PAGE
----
Now the house, the only one that survives among all the neighbouring ones which have been demolished giving place to new  smaller houses   has become a dwelling place for construction workers and is being used as a go down to stock building material. Probably it might not remain there for long !

N Meera Raghavendra Rao


7 thoughts on “Childhood memories 20/07/2011

  1. V Raghavan

    Visiting the home where you lived as a child is always an emotional experience! Three years ago, when travelling in and around Thanjavur with my son and family, we drove into the street, where I lived as a child. So much had changed and I could not recognize the place. Many years ago, Nirupama wanted to locate the house of her great grandfather in North Arcot Dt. With the help of locals, we did locate it, but there was a new building in its place!

    1. Your wife’s experience reminds me of a book I ‘ve read where the author of mixed parentage comes to Bombay from abroad to locate her grand father’s house .She finds it after a lot of difficulty and also meets the new occupants !

  2. Prof. V.N.K.Kumar

    Revisiting locations and houses of your childhood may bring nostalgic memories if you had a pleasant time in your childhood over there. The only difference will be that the lawn or courtyard which felt like a football field then – now appears to be just a small 20 by 20 feet space. However for battered or sexually abused children and for those who belonged to families with privations & deprivations, such visits may bring back the horrors of childhood and such people would like to avoid going to such places.

    You had apparently a happy childhood, like many of us. So your reminiscences give a kind of vicarious thrill to the readers of this post who also had a pleasant childhood in certain locales but for various reasons are unable to visit those places. I could imagine the earlier structure of the house and the configuration of it from your description. I could imagine how you felt living in that house and how sad you feel now when you look at the dilapidated status of it.

  3. As I said in my editorial and I reiterate, life is not sugar and spice and all things nice, because it is a bitter sweet pill .Sometimes being too analytical also might make us cynical !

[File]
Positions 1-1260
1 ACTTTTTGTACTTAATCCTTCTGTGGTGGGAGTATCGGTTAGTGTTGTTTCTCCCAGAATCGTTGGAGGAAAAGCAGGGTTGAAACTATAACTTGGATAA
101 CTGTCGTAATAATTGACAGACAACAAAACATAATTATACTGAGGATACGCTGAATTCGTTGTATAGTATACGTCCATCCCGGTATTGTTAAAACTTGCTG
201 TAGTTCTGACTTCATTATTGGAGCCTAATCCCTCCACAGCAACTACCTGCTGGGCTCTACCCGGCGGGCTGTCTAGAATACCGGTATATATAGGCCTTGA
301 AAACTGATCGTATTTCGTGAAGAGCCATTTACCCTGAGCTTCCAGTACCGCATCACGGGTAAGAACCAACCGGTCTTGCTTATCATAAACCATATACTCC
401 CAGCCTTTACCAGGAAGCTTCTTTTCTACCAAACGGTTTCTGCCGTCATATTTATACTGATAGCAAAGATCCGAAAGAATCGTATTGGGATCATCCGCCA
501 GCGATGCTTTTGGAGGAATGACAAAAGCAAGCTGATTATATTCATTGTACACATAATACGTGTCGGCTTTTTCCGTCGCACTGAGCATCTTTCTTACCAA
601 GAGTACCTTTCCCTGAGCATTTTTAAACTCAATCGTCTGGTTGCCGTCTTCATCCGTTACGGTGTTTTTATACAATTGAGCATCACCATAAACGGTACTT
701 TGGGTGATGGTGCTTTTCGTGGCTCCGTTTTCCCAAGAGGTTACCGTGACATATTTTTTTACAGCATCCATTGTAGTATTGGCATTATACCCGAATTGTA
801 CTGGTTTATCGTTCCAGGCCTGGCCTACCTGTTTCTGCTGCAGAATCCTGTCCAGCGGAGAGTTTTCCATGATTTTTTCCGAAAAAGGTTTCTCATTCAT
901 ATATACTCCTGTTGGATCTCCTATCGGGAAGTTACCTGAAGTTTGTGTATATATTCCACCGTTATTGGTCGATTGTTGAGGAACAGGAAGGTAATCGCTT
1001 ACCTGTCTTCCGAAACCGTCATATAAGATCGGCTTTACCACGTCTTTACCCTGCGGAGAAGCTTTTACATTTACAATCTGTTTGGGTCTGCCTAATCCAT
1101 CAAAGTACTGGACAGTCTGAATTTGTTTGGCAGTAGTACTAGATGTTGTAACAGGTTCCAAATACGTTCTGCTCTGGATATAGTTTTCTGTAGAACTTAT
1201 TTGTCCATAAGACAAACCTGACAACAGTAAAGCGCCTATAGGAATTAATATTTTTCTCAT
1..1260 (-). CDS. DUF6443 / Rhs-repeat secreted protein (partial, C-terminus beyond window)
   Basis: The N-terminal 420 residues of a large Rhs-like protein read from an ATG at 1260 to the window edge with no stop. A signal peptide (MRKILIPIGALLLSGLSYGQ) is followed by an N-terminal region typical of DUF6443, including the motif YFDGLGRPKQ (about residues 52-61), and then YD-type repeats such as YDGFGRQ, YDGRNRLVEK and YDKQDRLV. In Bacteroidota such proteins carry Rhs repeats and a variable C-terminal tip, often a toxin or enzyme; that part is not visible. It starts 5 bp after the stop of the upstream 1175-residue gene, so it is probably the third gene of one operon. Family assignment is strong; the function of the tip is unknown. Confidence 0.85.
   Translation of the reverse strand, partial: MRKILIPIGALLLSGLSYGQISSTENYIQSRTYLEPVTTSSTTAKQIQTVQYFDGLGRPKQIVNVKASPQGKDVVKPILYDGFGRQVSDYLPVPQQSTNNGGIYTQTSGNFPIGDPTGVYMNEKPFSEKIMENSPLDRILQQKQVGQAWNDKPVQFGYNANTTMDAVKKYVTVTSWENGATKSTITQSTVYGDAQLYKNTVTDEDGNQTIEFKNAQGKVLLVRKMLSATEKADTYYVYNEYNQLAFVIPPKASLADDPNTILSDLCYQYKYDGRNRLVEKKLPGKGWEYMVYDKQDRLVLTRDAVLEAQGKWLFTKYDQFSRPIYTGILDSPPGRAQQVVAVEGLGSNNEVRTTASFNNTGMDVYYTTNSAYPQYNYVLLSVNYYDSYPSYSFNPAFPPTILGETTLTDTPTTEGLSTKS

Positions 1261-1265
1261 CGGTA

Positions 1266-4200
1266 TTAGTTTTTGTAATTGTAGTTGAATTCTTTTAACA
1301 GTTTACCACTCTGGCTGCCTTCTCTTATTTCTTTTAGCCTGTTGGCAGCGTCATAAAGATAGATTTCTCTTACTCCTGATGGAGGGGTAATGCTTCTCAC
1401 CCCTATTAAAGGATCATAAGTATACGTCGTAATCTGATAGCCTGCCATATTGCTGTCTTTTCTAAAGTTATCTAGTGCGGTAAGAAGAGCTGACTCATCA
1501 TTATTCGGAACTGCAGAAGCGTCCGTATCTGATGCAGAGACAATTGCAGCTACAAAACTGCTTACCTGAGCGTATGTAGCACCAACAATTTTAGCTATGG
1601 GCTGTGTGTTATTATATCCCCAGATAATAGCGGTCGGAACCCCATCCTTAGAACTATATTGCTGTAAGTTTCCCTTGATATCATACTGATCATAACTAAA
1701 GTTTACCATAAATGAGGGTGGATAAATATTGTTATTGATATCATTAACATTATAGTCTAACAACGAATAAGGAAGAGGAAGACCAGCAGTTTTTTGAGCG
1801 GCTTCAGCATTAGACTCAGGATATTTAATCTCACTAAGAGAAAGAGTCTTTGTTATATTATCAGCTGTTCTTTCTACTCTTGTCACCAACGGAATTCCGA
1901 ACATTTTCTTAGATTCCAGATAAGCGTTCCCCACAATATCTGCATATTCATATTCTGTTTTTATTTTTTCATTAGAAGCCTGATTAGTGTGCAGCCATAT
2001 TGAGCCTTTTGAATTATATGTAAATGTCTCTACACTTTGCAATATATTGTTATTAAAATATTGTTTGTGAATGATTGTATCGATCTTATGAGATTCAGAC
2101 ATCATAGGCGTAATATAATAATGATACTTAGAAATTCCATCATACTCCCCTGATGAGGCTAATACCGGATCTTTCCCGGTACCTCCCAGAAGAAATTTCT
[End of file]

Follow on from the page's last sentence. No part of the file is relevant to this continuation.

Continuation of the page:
4. Rekha

    That was a very moving snapshot Meera. Its remarkable that your house still stands , whatever its condition. Perhaps it was waiting for your goodbye. Houses seem human to me.

  5. Dr(Brig)M Jaya Rao

    old is gold.Childhood memories never vanish.
    Pl permit me to introdue myselfI am Dr(Brig)M Jaya Rao,Retd from the
    Army Medical Corps on 31 Oct 1993.
    The author’s(we call her Papa) father was the youngest brother of my mother.
    He was fondly called ANNAYA BABU.
    My child hood days were spent in Jeera Compund a good 5 km from SOUTH LALLAGUDA where my uncle stayed.I was the errand boy if there was any message to be conveyed to my uncle’s (or anything to be carried) family and as there were no buses it was a long walk usually mid day. bare footed.(This practice ,probably has stood me
    good,in our routine long marches while in the ARMY)My uncle would come from the workshop at about 1310 hrs have his lunch get into a horizontal position on the huge iron spring cot and get up at 1350 hrs-there was no need for any one to wake him and would be in his office by 1400hrs.
    In spite of me telling my Aunt that I had my food I had to take lunch again.
    While trekking back to my house in Jeera,I was invariably served with hot Upma.
    Coming to the house proper.The front Varendha was as long(wicket to wicket)as a cricket pitch and as wide.Every thing else in the house matched the Varendha.During my 30 and a half years in the Army we also stayed in some big houses but probably the best was house I occupied was in Pune with a direct veiw if Parvathi temple on a Hillock (Shivaji Maharaj offered worship in this temple)The side Varendha of this house could match the front varendha of my uncle’s house.I had the good oppurtunity of hosting the Author and her husband in this house.
    One more small point of interest (which probably the author would not remember )My uncle stayed in a small house in NORTH LALLAGUDA.prior to moving to SOUTH LALLAGUDA.
    He had a number of shoes one each for a different occasion.One amongst them was for evening walk.When he used to get into these ,the author would say “ALLALLA SHOES” and she would walk with him.

  6. I am glad jaya rao that my article made you relive the good old days and reminded you of the sprawling bungalow you occupied in Poona.I liked the bit on the ‘ALLALLA SHOES’